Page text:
The Lamborghini 132 GT1 Is The Diablo You've Never Heard Of

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If you were a car nut growing up in the 1990s, you probably know just about every variant of the Lamborghini Diablo. There was the SV, VT, the S30 Jota, even the GTR. But you probably haven’t heard of an oddball called the Lamborghini 132 GT1.

Everybody was getting into high-end racing in the 1990s, partially because it was so awesome, but partially because it was theoretically possible to go racing at the top level with a road-car-based racer. Few manufacturers didn’t try it out; even Ferrari (normally laser-focused on Formula One alone) attempted the oddball Ferrari F50 GT. Some even managed to have success, like McLaren and the McLaren F1 GTR, which claimed overall victory at the 24 Hours of Le Mans.

Seeing all this craziness going on, Lamborghini decided to get into it, too – which was unusual, when you consider that Lamborghini didn’t have a lot of racing pedigree at the time. You’d think it’d start small, because of it. Maybe a feeder series here or there. Maybe at a lower level.


Oh no. It wanted to go straight to the top. Lamborghini wanted to go to GT1.

So it contracted a French company, Signes Advanced Technology, to build it a race car, as explains:

A special 6-Liter engine was created with an enlarged stroke, later another evolution of this engine would be used in the Diablo GT and the VT 6.0 production model. By using a reprogrammed injection system this engine reached 655 Bhp driving the massive 18 inch rear wheels only.


As usual with special GT cars the bodywork was heavily redesigned and only looked slightly like the original Diablo, a brand new, very deep front chin spoiler and the obvious adjustable rear wing were mounted. The front spoiler also housed a large oil cooler with a central air intake, the front turn signals were still used, however the pop up headlights were replaced by air intakes and small poly-ellipsoid lights covered with Plexiglas.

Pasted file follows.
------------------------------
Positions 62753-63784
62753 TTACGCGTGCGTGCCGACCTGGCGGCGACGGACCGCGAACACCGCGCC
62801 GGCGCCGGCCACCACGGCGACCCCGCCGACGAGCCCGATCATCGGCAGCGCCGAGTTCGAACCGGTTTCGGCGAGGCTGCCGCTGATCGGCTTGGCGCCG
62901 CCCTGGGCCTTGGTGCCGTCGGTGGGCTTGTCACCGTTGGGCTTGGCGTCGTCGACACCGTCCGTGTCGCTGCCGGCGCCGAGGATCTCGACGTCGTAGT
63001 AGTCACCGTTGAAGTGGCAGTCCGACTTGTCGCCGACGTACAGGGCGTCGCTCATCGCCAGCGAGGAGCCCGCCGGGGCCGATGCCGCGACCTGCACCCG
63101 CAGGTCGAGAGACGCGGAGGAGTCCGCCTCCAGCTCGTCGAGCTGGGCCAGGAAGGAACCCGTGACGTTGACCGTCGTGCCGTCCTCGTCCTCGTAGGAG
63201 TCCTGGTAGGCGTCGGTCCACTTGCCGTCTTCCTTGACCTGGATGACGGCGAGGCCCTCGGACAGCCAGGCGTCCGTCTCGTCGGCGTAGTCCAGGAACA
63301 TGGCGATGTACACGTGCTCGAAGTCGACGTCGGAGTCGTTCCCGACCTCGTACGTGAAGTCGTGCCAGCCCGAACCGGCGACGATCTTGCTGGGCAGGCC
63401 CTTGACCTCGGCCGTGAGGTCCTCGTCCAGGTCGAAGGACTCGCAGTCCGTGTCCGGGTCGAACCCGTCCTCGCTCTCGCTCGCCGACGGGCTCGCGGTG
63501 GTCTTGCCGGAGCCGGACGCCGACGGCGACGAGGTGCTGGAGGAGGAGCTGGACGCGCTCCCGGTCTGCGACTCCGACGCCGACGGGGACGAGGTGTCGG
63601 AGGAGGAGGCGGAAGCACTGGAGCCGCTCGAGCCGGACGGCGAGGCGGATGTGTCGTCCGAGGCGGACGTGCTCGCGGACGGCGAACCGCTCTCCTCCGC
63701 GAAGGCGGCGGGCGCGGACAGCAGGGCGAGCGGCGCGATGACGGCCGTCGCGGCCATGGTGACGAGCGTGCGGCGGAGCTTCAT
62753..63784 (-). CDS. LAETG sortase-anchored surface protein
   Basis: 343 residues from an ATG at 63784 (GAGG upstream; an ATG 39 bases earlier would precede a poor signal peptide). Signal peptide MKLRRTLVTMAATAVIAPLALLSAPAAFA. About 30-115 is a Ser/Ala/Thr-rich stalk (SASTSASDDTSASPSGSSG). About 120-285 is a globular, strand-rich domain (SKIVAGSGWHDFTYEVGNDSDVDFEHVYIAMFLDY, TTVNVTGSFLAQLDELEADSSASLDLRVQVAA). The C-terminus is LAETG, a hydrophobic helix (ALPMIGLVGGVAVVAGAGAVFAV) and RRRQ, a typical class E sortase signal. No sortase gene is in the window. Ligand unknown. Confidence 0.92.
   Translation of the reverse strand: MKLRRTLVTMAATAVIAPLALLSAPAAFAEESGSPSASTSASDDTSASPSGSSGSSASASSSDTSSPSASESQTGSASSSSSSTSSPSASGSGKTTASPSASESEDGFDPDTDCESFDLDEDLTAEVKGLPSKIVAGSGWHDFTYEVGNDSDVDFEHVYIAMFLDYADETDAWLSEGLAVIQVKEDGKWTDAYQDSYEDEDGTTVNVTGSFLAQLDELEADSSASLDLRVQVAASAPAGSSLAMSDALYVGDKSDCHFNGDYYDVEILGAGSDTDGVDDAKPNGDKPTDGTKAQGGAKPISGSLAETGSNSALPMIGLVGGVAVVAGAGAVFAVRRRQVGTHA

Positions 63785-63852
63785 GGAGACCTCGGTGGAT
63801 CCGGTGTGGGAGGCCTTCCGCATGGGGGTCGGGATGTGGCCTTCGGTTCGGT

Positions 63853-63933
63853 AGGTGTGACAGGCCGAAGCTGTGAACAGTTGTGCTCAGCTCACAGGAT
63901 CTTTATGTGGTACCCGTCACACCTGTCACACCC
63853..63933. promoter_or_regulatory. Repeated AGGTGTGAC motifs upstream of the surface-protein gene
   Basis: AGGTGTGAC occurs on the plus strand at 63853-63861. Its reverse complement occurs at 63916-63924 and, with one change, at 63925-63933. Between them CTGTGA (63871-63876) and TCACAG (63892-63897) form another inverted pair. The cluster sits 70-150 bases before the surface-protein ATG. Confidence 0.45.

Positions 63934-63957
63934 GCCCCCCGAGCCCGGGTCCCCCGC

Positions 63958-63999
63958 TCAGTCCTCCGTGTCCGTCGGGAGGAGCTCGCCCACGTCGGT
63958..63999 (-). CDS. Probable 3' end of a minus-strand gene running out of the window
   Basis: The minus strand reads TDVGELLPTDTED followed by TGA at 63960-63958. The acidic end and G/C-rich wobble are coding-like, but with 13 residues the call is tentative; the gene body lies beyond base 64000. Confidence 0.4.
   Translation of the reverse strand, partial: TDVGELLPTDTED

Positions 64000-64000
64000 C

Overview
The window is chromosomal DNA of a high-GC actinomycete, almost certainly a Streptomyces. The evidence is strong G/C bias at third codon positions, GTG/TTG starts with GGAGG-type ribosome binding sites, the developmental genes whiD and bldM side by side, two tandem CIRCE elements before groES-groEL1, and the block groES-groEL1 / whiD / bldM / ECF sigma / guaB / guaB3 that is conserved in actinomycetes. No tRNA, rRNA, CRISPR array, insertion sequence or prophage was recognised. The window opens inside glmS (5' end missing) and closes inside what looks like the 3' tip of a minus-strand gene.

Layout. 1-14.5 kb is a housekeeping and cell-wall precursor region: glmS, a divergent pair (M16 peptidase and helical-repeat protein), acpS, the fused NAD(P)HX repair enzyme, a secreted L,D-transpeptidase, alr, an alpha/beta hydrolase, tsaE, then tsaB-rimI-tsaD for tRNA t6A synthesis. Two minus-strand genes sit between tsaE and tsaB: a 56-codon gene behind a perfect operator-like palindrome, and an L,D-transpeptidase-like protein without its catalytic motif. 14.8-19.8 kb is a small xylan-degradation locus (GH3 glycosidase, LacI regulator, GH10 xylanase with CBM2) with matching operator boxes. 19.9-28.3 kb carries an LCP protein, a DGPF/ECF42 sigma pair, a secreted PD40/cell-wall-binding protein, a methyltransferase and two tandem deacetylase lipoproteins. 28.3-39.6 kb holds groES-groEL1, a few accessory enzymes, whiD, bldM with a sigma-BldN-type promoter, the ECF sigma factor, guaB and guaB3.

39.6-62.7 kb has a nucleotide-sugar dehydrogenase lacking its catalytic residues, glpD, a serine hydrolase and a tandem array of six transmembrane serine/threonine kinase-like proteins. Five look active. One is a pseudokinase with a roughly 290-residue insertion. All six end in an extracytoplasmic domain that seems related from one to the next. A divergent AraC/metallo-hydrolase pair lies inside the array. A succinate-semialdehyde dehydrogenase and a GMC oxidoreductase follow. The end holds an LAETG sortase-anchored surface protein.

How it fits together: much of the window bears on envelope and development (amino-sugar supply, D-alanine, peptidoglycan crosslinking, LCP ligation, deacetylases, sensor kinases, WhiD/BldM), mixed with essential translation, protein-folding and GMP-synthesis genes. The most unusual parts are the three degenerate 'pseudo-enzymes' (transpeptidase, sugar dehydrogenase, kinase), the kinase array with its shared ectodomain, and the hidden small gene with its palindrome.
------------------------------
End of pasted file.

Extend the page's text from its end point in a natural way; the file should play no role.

All of it was going well, with Lamborghini even building a single road-going example to complement the race car, and getting the thing homologated by the FIA to make it all legal.


And that’s where it pretty much stopped.

It’s unclear as to why the program came to an end, though we can make a few educated guesses. The cars were built in early 1998, but by September of that year, Audi bought Lamborghini and the program was brought to a halt. By that point, the GT1 class was in its waning days, and it had already been dominated by full-on prototype racers thinly disguised as “GT” cars. It had moved on from the F1 GTRs, and gone from even the cracked-out Mercedes CLK GTR and Porsche 911 GT1 to cars like the Toyota TS020, which barely even bothered with the homologation regulations. A race car based on an actual road car was pretty much guaranteed a lack of success.


In the end, the race version of the Lamborghini 132 GT1 ended up competing a little bit in Japan. The road car, such as it is, actually still exists. Here’s a quick video of it:

Gosh it’s pretty, and it’s a sight to behold of a Lamborghini that barely ever was.